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October 17, 2010
The posts go up, the posts come down


Russell undertakes one of many unproductive tasks this weekend – trying (but not succeeding) in installing screws for the stairwell treads

It has been almost two months since we last reported on the progress of building our mountain home. Gail came up for a few days during the week from September 14-16, mainly for an escape from the Bay Area. She did some more weatherproofing and began installing plates on the switches and outlets (required for our occupancy permit). Other than that, we have been busy with Labor Day and the start of the school year.

When we last left things, Russell and Steve had successfully installed 20 of the deck-rail posts. We should explain a little bit more how this was done. When Russell consulted the deck plans provided by Topsider, he noticed a contradiction. One document specified <3/8” x 7” long lag screws>, while another specified <3/8” x 9” carriage bolts>.


One schematic from Topsider calls for <3/8” x 7” lag screws>…

    
…while another calls for <3/8” x 9” carriage bolts>.

Russell was not sure he could find suitable carriage bolts or drill the necessary holes through the triple purlins. We were already familiar with lag screws, having used them successfully to anchor the exterior walls. So Gail secured 128 lag screws (at a cost of almost $150!) and we used them to install the posts.

Back in the Bay Area, we received an email from our friend and former inspector Dennis, who still checks on our work via our website. After congratulating us on our progress, he asked an innocent question: “Did you lag or through-bolt your posts on the outside deck?” Russell replied that we had used lag screws and explained why.

The follow-up email from Dennis a few days later was completley disheartening. “I talked to Bob [our current inspector], and he is going to require through-bolts with Simpson deck bracket.” Dennis’ next statement was rather cryptic. “It's not on your plans so you can argue the point if you want. He can't make you do it.”

Russell phoned Dennis to get an explanation. While current code specified carriage bolts, we were grandfathered in with our previously-approved plans. We could therefore argue and keep the lag screws. However, Dennis advised, if we did so we would be very unhappy in a few years. The lag screws would work themselves loose, and the aging wood would reach the point where we could no longer tighten them. We concluded that we should re-install all 20 posts.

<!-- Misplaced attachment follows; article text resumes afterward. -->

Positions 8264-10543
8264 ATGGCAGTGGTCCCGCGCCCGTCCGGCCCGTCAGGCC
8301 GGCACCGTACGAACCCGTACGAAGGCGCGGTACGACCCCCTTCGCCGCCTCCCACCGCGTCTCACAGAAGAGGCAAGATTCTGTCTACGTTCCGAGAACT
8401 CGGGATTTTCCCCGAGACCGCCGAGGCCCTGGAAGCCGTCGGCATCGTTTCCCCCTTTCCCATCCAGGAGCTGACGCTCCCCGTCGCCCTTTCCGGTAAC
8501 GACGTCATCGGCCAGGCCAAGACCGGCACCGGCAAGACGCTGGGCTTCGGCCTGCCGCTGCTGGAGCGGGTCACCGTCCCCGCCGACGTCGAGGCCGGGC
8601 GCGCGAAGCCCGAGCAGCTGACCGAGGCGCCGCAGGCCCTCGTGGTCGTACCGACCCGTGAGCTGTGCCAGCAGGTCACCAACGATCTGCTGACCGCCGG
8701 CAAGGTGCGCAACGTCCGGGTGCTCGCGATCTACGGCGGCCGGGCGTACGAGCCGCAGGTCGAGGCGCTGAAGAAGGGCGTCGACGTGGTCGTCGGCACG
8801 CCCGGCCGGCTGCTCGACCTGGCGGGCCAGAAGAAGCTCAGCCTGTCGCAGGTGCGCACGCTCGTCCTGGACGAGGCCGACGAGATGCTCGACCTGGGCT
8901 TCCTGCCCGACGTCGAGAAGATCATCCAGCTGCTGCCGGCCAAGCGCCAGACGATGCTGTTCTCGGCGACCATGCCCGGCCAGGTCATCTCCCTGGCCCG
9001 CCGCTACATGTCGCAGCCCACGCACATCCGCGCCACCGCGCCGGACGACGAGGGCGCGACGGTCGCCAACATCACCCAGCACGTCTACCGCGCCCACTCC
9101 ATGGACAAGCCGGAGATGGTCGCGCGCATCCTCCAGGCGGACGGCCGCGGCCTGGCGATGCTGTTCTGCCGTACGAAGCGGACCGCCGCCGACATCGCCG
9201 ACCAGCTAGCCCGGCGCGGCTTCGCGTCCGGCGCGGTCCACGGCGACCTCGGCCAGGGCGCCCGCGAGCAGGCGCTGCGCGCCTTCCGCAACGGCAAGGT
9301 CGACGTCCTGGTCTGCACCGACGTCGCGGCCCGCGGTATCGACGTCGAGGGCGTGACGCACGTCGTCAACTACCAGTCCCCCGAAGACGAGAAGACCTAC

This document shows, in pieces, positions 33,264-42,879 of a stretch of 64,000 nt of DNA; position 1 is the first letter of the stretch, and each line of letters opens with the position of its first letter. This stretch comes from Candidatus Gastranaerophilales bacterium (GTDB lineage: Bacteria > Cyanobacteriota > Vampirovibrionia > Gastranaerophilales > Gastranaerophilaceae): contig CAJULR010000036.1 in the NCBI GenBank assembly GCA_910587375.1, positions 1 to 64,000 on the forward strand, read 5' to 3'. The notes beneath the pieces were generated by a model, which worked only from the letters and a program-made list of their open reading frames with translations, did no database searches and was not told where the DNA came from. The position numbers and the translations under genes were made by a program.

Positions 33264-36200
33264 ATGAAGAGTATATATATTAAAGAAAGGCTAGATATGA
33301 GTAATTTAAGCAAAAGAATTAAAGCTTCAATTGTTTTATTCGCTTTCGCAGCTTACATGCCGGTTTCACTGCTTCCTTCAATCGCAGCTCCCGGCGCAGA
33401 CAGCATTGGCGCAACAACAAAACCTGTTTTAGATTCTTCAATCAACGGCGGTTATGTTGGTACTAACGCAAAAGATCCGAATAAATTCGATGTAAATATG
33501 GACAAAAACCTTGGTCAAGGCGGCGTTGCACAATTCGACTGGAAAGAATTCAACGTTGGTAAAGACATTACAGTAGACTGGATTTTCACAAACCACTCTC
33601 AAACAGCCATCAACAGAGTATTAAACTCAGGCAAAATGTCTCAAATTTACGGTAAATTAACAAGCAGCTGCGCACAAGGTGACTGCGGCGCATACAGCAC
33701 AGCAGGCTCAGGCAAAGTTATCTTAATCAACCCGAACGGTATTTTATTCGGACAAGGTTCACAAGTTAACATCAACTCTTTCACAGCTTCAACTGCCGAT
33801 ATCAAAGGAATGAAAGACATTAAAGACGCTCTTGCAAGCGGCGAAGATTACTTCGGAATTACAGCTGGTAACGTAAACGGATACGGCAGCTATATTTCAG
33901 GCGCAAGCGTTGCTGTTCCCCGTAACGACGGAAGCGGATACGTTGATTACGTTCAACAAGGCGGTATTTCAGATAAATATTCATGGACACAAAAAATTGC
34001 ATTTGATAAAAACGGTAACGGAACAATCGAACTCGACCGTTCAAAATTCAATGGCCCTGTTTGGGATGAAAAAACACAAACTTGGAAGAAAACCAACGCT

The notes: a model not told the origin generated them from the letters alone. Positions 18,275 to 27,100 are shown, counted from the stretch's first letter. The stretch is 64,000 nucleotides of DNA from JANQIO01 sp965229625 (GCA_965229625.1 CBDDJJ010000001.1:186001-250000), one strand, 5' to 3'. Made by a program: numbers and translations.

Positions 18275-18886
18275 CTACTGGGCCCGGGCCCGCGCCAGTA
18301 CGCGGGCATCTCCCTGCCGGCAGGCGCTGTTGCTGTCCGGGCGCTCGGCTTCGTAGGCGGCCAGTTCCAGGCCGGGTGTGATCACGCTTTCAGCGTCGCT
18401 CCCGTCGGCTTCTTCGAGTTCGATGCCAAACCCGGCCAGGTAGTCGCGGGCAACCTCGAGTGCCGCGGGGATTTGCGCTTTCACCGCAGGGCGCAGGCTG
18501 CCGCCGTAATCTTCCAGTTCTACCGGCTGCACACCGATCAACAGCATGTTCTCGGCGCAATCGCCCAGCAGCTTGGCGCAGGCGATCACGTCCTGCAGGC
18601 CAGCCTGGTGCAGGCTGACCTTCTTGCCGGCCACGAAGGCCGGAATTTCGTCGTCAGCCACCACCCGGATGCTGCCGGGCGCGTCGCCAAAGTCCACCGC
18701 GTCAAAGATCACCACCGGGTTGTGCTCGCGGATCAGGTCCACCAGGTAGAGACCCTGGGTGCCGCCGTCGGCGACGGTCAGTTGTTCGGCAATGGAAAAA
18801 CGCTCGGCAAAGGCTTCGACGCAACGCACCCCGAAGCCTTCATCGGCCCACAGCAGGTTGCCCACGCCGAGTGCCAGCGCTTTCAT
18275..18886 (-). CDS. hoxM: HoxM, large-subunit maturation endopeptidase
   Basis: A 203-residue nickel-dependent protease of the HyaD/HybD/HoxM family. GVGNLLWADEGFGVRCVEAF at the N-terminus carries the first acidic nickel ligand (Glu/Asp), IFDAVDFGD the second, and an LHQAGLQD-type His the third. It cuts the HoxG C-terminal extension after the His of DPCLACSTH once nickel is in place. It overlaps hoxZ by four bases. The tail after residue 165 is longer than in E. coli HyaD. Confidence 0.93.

Russell broke the news to Steve as they planned their next trip. One alternative would be to keep the posts up and simply add carriage bolts to the existing lag screws. The other alternative would be to take the posts completely down and replace the lag screws with carriage bolts. Steve, ever the easy-going friend, volunteered for the tougher job. “Three years from now,” he said, “how happy are you going to be looking at four holes in each post?”

So on Friday evening, October 15, Russell and Steve met up at the mountain. As usual, Steve had come up earlier in the day and worked outside. He was good for one night, while Russell was staying for two nights.

Saturday’s task was to remove 40 lag screws and 20 posts. With Russell and Steve working together, the work went quickly – it is a lot easier to take lag screws out than put them in. The only snag was a single lag screw whose head stripped and couldn’t be removed with the impact wrench. Steve will bring up a power bar next time to remove it manually.


The 40 39 lag screws, now slightly used. (Our hope is that we can clean them up enough to return and re-coup our $150 expense.)

(We have not bothered posting any photos of us taking down the posts. Oddly enough, they would look exactly like the photos of us putting up the posts.)


The deck posts, ready to be re-installed during a future trip. (Russell labeled each one for re-installation, as no two have their drill holes in exactly the same place.)

Steve stayed through Saturday afternoon to get more outside work done before departing. In total, he moved six trailerfuls of brush from the main road to woodpecker knoll (the southeast knoll), where he is building up a future burn pile.

Now alone, Russell started to catch up on small tasks. While nine finished treads had been glued in place on the stairwell, they had not been screwed into place. Russell drilled in a few screws from underneath before he decided that he wanted longer screws, which he didn’t have on hand. Another job that would need to be undone and redone next time.

Russell finally got some productive work done by installing three more finished treads on the lower flight. He has now installed all of the treads that have been cut and finished. The remaining treads include three that come off of the landings and one that will need to be custom-cut for the lowest tread.

    
The lower flight, before and after

         
Russell notched a small cut-out in the drywall to make the finished tread flush

With not much more to do, Russell departed fairly early Sunday morning. With our schedule settling down, we hope to get up to the mountain more often in the coming months. On the other hand, it also looks like the weather is about to turn for the worse…


No sooner did Russell install the finished treads than he had to cover them up for protection. Oh well, at least we have the photo of what they look like!

 

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